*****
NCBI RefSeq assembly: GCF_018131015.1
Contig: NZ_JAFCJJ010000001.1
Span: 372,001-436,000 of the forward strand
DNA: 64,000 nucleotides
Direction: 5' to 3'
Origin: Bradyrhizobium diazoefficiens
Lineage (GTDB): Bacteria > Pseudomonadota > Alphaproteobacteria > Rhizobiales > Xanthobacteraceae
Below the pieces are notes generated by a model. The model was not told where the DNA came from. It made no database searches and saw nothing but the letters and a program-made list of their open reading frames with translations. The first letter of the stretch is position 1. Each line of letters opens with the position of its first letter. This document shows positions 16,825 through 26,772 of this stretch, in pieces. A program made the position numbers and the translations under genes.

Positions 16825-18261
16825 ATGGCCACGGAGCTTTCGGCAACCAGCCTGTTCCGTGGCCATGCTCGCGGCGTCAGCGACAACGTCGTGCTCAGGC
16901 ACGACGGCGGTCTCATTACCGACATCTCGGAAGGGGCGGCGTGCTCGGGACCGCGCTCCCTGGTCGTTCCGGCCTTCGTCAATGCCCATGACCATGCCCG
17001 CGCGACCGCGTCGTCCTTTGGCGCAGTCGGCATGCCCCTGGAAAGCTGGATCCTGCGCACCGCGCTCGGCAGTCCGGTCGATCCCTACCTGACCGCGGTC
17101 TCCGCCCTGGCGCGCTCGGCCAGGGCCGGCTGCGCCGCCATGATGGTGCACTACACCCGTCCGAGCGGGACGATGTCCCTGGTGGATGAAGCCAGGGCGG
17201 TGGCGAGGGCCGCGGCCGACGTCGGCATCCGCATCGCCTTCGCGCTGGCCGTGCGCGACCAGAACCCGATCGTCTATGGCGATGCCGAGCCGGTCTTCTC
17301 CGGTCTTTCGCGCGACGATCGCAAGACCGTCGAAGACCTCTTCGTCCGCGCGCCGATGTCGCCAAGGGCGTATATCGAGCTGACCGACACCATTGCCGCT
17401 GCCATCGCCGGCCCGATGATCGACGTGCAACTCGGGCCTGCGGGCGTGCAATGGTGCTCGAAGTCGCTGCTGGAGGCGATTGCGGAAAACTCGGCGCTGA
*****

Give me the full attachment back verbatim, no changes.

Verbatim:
NCBI RefSeq assembly: GCF_018131015.1
Contig: NZ_JAFCJJ010000001.1
Span: 372,001-436,000 of the forward strand
DNA: 64,000 nucleotides
Direction: 5' to 3'
Origin: Bradyrhizobium diazoefficiens
Lineage (GTDB): Bacteria > Pseudomonadota > Alphaproteobacteria > Rhizobiales > Xanthobacteraceae
Below the pieces are notes generated by a model. The model was not told where the DNA came from. It made no database searches and saw nothing but the letters and a program-made list of their open reading frames with translations. The first letter of the stretch is position 1. Each line of letters opens with the position of its first letter. This document shows positions 16,825 through 26,772 of this stretch, in pieces. A program made the position numbers and the translations under genes.

Positions 16825-18261
16825 ATGGCCACGGAGCTTTCGGCAACCAGCCTGTTCCGTGGCCATGCTCGCGGCGTCAGCGACAACGTCGTGCTCAGGC
16901 ACGACGGCGGTCTCATTACCGACATCTCGGAAGGGGCGGCGTGCTCGGGACCGCGCTCCCTGGTCGTTCCGGCCTTCGTCAATGCCCATGACCATGCCCG
17001 CGCGACCGCGTCGTCCTTTGGCGCAGTCGGCATGCCCCTGGAAAGCTGGATCCTGCGCACCGCGCTCGGCAGTCCGGTCGATCCCTACCTGACCGCGGTC
17101 TCCGCCCTGGCGCGCTCGGCCAGGGCCGGCTGCGCCGCCATGATGGTGCACTACACCCGTCCGAGCGGGACGATGTCCCTGGTGGATGAAGCCAGGGCGG
17201 TGGCGAGGGCCGCGGCCGACGTCGGCATCCGCATCGCCTTCGCGCTGGCCGTGCGCGACCAGAACCCGATCGTCTATGGCGATGCCGAGCCGGTCTTCTC
17301 CGGTCTTTCGCGCGACGATCGCAAGACCGTCGAAGACCTCTTCGTCCGCGCGCCGATGTCGCCAAGGGCGTATATCGAGCTGACCGACACCATTGCCGCT
17401 GCCATCGCCGGCCCGATGATCGACGTGCAACTCGGGCCTGCGGGCGTGCAATGGTGCTCGAAGTCGCTGCTGGAGGCGATTGCGGAAAACTCGGCGCTGA